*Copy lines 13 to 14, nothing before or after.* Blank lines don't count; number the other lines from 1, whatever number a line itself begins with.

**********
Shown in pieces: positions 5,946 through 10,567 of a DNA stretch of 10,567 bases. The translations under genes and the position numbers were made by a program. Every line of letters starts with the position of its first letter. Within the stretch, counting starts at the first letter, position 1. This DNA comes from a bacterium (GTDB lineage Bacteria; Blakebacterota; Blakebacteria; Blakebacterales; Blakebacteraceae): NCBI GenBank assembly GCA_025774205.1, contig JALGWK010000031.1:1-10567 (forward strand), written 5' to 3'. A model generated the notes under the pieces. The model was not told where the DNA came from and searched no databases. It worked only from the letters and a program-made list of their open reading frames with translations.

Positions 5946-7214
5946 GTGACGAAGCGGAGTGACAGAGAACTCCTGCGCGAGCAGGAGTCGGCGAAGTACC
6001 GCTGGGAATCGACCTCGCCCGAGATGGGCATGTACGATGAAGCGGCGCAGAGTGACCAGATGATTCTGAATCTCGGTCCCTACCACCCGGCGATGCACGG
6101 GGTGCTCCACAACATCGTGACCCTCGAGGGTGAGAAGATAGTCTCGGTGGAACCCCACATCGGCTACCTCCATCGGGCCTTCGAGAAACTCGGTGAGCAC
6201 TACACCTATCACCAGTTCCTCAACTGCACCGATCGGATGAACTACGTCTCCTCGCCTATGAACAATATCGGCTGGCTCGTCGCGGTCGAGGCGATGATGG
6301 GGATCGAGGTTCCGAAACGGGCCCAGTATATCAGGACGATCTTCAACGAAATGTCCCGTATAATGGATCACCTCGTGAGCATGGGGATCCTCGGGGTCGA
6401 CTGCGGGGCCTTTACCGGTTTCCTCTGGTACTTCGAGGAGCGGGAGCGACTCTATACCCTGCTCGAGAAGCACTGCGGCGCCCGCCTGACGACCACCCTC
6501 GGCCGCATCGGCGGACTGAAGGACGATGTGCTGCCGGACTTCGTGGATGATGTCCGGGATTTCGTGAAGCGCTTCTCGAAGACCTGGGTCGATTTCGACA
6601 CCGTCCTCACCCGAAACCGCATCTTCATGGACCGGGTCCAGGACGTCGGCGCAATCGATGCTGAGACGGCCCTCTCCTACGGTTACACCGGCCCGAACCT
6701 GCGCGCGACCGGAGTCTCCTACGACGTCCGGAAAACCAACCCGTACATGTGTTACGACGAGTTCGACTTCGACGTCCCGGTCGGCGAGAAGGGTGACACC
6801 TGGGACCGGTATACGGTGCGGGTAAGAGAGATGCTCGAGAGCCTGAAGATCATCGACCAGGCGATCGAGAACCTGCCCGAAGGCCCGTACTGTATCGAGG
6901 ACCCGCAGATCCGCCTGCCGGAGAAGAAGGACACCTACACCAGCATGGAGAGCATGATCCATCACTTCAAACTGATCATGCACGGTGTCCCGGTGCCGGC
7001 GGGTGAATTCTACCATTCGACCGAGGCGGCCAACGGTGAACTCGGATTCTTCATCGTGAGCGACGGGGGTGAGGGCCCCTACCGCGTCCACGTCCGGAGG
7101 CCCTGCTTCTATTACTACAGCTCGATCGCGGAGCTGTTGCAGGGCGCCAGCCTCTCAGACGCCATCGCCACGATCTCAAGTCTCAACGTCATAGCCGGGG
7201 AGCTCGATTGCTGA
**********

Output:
6901 ACCCGCAGATCCGCCTGCCGGAGAAGAAGGACACCTACACCAGCATGGAGAGCATGATCCATCACTTCAAACTGATCATGCACGGTGTCCCGGTGCCGGC
7001 GGGTGAATTCTACCATTCGACCGAGGCGGCCAACGGTGAACTCGGATTCTTCATCGTGAGCGACGGGGGTGAGGGCCCCTACCGCGTCCACGTCCGGAGG